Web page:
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Family says Muhammad Ali watched Super Bowl, not on verge of death

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Muhammad Ali poses before the Super Bowl. (Credit: Ali spokesman Bob Gunnell)

Muhammad Ali poses before the Super Bowl. (Credit: Ali spokesman Bob Gunnell)

The family of legendary boxer Muhammad Ali has disputed a report in a London newspaper that the flamboyant ex-heavyweight champion is near death. Instead, family spokesman Bob Gunnell said Ali was in his Phoenix area home watching the Super Bowl wearing Baltimore Ravens' gear.

Ali's daughter, May May, later confirmed to the Associated Press that the boxing great was watching the game.

The Sun newspaper in London quoted Ali's brother, Rahman, saying that his brother's death is imminent.

The 71-year-old Ali, who was famously stripped of the heavyweight title in 1967 for refusing induction into the military service, has had Parkinson's disease since 1984. He appears frail, but has made several public appearances over the last several months.

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The Sun quoted Rahman Ali as saying that his brother no longer recognizes him.

My brother can’t speak. He doesn't recognize me. He's in a bad way. He's very sick. It could be months, it could be days. I don't know if he’ll last the summer. He's in God's hands. We hope he gently passes away.

The Louisville Courier-Journal, Ali's hometown newspaper, reached out to his wife, Lonnie, who referred the paper to Gunnell. Gunnell disputed The Sun report.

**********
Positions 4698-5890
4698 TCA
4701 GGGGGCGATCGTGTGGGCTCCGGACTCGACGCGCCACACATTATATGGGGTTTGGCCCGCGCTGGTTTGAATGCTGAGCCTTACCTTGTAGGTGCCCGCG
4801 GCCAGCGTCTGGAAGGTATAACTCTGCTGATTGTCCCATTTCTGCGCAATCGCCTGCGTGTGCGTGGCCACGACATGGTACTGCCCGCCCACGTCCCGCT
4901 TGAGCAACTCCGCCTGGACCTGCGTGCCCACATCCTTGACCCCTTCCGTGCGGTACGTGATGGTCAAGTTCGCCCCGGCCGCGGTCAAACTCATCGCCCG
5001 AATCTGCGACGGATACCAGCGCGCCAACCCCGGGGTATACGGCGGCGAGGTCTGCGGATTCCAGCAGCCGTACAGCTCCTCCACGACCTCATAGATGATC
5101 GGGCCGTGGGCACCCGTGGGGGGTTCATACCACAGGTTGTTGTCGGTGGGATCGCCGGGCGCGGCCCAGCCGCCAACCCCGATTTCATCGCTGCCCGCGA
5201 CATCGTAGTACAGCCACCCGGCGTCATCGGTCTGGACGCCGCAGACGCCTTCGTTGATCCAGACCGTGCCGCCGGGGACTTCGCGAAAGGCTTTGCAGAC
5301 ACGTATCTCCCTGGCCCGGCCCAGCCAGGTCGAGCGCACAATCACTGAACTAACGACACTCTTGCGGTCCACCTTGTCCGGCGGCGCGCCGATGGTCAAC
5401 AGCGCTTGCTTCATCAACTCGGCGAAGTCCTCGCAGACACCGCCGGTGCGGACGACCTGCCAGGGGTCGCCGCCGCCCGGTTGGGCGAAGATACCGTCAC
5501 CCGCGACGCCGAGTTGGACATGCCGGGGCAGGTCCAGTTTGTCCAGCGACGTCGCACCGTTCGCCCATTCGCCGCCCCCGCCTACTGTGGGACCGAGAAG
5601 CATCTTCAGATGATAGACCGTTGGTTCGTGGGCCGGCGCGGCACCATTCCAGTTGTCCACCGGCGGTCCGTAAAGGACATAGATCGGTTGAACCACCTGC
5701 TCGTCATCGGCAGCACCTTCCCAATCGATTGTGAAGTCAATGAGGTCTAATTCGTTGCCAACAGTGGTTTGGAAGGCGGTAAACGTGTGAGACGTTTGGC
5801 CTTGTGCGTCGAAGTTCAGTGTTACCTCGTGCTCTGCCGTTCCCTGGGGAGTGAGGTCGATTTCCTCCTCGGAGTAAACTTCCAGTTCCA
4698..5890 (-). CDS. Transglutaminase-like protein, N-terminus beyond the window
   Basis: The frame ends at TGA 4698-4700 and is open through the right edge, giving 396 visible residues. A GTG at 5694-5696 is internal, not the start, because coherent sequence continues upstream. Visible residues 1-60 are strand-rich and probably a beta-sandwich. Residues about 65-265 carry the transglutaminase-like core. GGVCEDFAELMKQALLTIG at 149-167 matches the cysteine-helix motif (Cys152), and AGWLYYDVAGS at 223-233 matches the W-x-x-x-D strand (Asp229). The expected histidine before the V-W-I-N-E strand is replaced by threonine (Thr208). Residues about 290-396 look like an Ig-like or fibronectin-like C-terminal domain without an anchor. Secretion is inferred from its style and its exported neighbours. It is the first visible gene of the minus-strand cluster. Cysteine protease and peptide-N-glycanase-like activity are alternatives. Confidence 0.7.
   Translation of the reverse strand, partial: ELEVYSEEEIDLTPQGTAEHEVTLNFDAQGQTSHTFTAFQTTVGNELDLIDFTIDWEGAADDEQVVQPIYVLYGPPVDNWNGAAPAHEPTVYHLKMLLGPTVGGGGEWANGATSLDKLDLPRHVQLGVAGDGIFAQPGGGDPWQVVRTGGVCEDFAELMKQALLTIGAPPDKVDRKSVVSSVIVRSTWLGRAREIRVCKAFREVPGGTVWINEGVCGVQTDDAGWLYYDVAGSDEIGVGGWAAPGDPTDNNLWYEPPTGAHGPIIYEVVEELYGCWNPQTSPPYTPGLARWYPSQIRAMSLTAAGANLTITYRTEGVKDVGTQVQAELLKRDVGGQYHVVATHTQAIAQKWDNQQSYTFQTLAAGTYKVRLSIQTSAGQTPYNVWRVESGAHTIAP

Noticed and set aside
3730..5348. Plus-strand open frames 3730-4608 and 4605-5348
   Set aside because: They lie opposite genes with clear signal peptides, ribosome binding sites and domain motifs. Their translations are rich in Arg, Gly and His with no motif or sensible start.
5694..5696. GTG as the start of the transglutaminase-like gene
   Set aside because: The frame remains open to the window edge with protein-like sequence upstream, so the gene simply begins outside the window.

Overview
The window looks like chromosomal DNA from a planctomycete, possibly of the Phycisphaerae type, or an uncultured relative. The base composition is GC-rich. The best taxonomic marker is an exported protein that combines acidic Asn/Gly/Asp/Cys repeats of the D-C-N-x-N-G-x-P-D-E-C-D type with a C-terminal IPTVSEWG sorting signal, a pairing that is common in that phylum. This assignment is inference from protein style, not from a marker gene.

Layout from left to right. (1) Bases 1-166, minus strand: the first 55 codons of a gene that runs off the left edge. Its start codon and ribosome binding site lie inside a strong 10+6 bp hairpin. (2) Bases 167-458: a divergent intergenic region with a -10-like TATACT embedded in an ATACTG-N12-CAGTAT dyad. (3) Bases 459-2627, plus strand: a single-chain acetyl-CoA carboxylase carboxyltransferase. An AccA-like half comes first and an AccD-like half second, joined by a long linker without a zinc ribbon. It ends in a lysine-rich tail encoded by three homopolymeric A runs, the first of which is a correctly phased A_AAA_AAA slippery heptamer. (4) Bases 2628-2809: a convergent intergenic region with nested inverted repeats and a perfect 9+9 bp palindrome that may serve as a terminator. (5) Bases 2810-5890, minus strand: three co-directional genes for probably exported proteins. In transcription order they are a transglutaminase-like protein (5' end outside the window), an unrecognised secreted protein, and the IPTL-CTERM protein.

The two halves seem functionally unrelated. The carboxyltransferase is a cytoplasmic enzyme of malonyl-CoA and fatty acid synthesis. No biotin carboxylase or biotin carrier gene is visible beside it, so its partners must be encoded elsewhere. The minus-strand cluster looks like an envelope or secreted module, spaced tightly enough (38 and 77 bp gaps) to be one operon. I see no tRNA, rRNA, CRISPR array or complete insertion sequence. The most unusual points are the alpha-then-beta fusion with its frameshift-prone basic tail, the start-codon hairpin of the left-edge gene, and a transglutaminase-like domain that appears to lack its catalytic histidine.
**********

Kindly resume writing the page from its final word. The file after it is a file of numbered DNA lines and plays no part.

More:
He looks great. He's having a Super Bowl party.

Born Cassius Marcellus Clay Jr. in Louisville on Jan. 17, 1942, Ali became one of the most famous faces in the world during a career that spanned two decades. He won an Olympic gold medal in 1960 in Rome, then won the heavyweight title on three occasions. He defeated Sonny Liston for the belt in 1964 while still known as Clay.

He was stripped of the title in 1967 for refusing induction into the military service, famously saying, "I ain't got no quarrel with them Vietcong."

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After three years in exile, Ali returned in 1970 and scored impressive wins over Jerry Quarry and Oscar Bonavena. That set up what may be the most famous match in boxing history, a March 8, 1971, bout against Smokin' Joe Frazier.

It pitted a pair of unbeaten superstars in their primes, each of whom had a claim to the heavyweight belt. Frazier knocked Ali down with a thunderous left hook in the 15th round, perhaps the most famous punch in boxing history, en route to a unanimous decision. They would fight twice more, with Ali winning both times. Their 1975 bout in Manila, Philippines, which Ali dubbed "The Thrilla in Manila," is regarded as one of the greatest fights in boxing history.

Ali's last public appearance came at the Sugar Bowl in New Orleans in January.

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